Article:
I will be having returns in the pond to allow for the toilet bowl effect and the waterfall, well what can i say. My friend has one its green lol so i wont be having one of those.

    My pond will be in the sun but im going to be covering it with what of them shelter things i cant remember the name lol made of wood. also i have a few large trees knocking about.

    I am definately having 2 bottom drains as my friend has 1 and his pond isnt as clean as my other friends who has two bottom drains and two seperate filters for each.

    What is your opinion on me surround it with soil and plants? (oriental plants)

    for a pond my size how many air pumps would you recomend?

    thanks again

  7. #7
    Tosai
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    Quote Originally Posted by gofish View Post
    My advice is to go bigger than what you think you want. This hobby is addicting. I also agree with MCA, go deeper.
    I agree with MCA and Tamara. I've never once read a post by someone who regretted making their pond too big or too deep, however, too small and too shallow are extremely common complaints. 15'x12'x6' is big, but Koi are big fish. Picture fish in an aquarium. How long are they relative to the depth? Now picture a fish that is about half as long as the tank is deep. Does it look like he belongs there?

  8. #8
    Fry
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    Well if i go 14X12X6 like nearly 8000 gallons of water, my fish will have a fair amount of room to swim in... wont they?

    i cant go any bigger as i wont have any garden left for my dog to run round in / for me to do bbq's etc.. lol

    thanks for reading

  9. #9
    Jumbo RobF's Avatar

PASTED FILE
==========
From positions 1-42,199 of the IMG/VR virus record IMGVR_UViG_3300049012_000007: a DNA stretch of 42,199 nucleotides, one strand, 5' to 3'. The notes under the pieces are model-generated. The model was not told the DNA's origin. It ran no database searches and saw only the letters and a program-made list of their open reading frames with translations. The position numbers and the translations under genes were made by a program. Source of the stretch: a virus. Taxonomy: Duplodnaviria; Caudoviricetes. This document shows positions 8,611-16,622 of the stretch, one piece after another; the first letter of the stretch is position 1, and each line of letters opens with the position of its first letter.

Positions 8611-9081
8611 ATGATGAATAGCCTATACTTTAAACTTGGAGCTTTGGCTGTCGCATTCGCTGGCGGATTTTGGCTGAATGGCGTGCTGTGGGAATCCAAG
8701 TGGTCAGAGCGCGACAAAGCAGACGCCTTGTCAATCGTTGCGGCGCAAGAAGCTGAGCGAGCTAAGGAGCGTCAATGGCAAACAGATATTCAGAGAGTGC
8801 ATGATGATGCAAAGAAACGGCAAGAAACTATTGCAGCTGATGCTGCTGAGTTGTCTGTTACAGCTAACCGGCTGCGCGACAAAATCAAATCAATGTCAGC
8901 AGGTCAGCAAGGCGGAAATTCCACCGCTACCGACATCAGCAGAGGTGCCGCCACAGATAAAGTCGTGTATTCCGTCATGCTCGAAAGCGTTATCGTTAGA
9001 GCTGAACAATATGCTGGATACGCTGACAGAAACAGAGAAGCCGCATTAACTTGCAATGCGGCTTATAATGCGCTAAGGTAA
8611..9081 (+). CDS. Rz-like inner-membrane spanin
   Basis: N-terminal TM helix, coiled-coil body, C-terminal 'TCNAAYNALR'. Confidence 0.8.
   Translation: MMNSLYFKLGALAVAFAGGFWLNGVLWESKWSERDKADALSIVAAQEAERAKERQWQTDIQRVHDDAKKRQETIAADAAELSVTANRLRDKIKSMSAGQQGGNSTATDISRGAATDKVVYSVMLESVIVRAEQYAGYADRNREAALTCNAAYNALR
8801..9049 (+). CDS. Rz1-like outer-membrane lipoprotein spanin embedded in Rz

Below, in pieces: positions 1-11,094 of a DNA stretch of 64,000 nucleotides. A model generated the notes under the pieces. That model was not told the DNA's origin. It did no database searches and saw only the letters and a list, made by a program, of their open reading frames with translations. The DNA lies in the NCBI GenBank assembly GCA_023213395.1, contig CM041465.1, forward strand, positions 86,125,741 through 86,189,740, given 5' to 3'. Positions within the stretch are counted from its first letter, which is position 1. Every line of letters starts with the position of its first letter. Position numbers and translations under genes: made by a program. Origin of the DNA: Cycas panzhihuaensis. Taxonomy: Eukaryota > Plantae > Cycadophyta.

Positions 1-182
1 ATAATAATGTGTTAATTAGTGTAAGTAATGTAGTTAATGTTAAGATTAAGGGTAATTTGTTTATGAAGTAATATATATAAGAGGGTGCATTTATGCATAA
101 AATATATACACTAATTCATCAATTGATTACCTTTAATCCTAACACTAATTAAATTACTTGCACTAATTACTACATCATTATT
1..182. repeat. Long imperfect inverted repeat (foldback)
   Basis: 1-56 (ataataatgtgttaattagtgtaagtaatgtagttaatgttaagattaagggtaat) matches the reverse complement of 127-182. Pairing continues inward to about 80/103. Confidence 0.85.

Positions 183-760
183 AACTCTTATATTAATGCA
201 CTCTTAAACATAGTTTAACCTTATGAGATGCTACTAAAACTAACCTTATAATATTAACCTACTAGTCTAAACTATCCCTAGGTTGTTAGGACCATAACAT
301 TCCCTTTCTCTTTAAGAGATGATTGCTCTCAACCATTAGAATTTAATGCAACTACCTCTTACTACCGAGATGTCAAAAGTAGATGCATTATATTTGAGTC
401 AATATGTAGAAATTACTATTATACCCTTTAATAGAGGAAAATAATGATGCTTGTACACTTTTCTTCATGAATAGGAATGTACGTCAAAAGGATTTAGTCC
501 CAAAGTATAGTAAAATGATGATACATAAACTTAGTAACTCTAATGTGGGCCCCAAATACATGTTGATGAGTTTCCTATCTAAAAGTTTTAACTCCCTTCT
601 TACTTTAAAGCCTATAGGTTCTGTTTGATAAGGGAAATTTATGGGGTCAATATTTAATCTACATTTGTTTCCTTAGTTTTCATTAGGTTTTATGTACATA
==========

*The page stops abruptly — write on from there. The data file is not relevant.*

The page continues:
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    For a first pond your doing good. Plants around the pond look great and provide shade. They require maintenance, drop stuff into the water, and threaten you with their roots. Plants in the water can look really great, water lilies with koi swimming beneath is the classic pond pic. I have four water lilies in my pond, they require some maintenance. Experienced koi keepers will probably tell you to avoid them (and rocks) but I say, in moderation, they add a lot to the pond experience. And this is being your first pond it promises you many interesting experiences. At the AKCA KHA site there is a Beginnerís Guide to Ponds http://www.koihealthadvisor.org/kha_images/pdf/KoiPondBeginnersGuide.pdf . Or if you want if from the source authority, read what the King of Koi Kichi has to say about ponds (and all) http://www.koikichi.com/da/89187

  10. #10
    Fry
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    Hey, im not going to be adding plants with flowers on just things like small oriental trees etc... where they hardly shed anything. But my top skimmer should get any unwanted floaters on the top.

    My pond is going to be concrete / fibreglassed... with the size im going, im looking at 2 bottom drains...

    now for the size of the pond... the big question is how many fish do i put in?